We will paint them on Tuesday evening. Then on Friday we will haul them to Maine for the competition. When we paint them, we will name them. Whoever shows up for that part of the project will get the privilege of voting on a name. The one I like best so far is “KAYAK” backwards. Ha ha – since it’s a palindrome. To make it clear that it’s backwards, we will write the K’s backwards. Well, we’ll also write the A’s and the Y backwards, but it will be harder to tell we’ve done that. ;-)

I am well pleased with both of our boats. I’m thinking that we will have the two fastest boats. In 2009 our cardboard canoe tied for the fastest time, and our canoe entry this year looks at least as good as that one did if not better. I’m convinced that given a competent paddler (and we have several), the kayak will beat the canoe. The kayak it was molded on runs circles around the canoe, so if that translates (and I think it will) we should have a winner. I’ll be sure to let you know after the race (win or lose).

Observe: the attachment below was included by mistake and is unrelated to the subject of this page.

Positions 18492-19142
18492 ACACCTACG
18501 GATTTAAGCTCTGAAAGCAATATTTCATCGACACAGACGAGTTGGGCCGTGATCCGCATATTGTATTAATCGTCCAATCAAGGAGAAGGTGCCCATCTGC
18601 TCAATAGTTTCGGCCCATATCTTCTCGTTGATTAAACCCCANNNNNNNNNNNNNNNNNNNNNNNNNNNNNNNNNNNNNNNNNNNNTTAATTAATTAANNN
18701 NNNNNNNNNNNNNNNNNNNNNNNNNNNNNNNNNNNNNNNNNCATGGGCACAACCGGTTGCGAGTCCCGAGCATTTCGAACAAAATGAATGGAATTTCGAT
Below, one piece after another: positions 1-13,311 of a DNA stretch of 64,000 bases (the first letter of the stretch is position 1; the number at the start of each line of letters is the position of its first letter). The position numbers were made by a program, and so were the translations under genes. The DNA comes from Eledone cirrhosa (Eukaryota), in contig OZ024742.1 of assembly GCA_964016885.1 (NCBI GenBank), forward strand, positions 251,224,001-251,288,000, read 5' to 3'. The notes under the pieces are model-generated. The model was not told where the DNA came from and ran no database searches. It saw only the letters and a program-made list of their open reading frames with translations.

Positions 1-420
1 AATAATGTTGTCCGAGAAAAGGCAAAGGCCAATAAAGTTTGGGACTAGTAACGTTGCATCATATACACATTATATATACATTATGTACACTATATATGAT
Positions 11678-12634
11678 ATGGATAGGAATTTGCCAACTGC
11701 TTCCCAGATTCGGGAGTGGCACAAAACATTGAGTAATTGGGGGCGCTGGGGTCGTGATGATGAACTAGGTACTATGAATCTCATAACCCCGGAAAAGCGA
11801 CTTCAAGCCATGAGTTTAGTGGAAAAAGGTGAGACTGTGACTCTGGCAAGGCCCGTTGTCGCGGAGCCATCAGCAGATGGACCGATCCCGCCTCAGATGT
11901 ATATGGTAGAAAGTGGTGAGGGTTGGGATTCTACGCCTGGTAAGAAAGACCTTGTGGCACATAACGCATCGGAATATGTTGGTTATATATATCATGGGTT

This has been an exhausting weekend. I’m surprised I’m still awake!

It has been a pretty good weekend for me. Yesterday the Pathfinders went out to the Laconia church to present our “Plagues of Egypt” newscast. We left the Concord church at 10:30 (meant to leave at 10:15, but sometimes that’s the way it plays) and arrived at 11:00 (or a few minutes after). When we got there we discovered that the computer that had all the “”live action report” video on it was still in Va’s car back in Concord. Things got frantic! We made some phone calls and found that one of the Pathfinder parents had just left the Concord church. We asked them to turn around and get the computer. I also called Va to let her know to give them the computer.

So it was on the way. We had some other things to present including a children’s story, and we talked about our trip to Holbrook. We sang some songs, I told a story, and then the computer arrived. We set it up as quickly as we could, and then began the video presentation. All in all, it went pretty well in spite of the major gaff.